SANTA BARBARA, Calif., Sept. 2 (UPI) — Scientists in California say they were successful in predicting the spread of oil from the Gulf of Mexico spill and when and where it would wash ashore.
Researchers at the University of California, Santa Barbara, used computer models to describe how slicks of oil tend to be stretched into filaments by motion at the sea surface, a university release said.
To produce predictions of oil movement after the Deepwater Horizon explosion, Igor Mezic, a professor of mechanical engineering at UCSB who studies fluid dynamics, utilized forecasts of sea surface conditions from a U.S. Navy model.
“We predicted where the oil was going to go,” Mezic said. “We were able to do three-day predictions pretty accurately.”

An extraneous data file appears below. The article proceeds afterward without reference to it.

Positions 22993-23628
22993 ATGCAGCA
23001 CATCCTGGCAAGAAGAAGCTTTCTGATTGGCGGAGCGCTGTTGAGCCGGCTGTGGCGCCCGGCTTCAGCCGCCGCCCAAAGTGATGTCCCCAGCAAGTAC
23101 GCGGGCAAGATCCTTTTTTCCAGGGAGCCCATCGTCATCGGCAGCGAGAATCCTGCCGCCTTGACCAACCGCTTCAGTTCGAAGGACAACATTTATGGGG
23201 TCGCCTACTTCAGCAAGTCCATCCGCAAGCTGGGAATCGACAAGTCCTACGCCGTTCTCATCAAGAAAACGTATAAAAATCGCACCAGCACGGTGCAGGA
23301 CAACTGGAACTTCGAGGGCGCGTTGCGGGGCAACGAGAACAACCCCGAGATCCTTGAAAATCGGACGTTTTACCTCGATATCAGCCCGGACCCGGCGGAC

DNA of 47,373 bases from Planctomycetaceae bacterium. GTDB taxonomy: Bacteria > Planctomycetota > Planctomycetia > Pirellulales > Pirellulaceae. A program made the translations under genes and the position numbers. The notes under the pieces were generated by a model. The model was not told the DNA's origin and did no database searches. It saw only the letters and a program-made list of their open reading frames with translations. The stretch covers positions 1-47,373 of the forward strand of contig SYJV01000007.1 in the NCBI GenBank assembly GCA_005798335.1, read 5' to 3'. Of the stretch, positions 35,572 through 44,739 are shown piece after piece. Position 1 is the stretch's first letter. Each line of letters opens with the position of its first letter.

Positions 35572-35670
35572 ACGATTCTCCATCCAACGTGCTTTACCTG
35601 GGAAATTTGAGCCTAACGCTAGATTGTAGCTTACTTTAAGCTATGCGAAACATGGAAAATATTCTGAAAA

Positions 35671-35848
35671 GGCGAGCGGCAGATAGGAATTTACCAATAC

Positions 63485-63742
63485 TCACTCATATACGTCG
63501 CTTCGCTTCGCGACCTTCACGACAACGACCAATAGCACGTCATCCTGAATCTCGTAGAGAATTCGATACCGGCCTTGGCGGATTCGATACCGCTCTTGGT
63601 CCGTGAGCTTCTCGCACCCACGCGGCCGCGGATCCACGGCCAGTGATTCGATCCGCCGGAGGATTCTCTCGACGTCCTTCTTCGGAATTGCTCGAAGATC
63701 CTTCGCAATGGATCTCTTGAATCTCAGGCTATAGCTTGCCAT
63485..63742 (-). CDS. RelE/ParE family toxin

Mezic and his colleagues computed frequent forecasts of the movement of the spill and provided them to those involved in the cleanup.
“We were on the phone with people, several days in advance, telling them where the oil was going to go,” Mezic said.
They successfully predicted where and when oil washed ashore in the Mississippi River Delta and later at Pensacola, Fla., and they forecast the spill would then move east toward Panama City Beach.
Their predictions were accurate to within a couple of miles of the actual extent of the spill later identified from aerial surveys, the university said.
Copyright 2010 United Press International, Inc. (UPI). Any reproduction, republication, redistribution and/or modification of any UPI content is expressly prohibited without UPI’s prior written consent.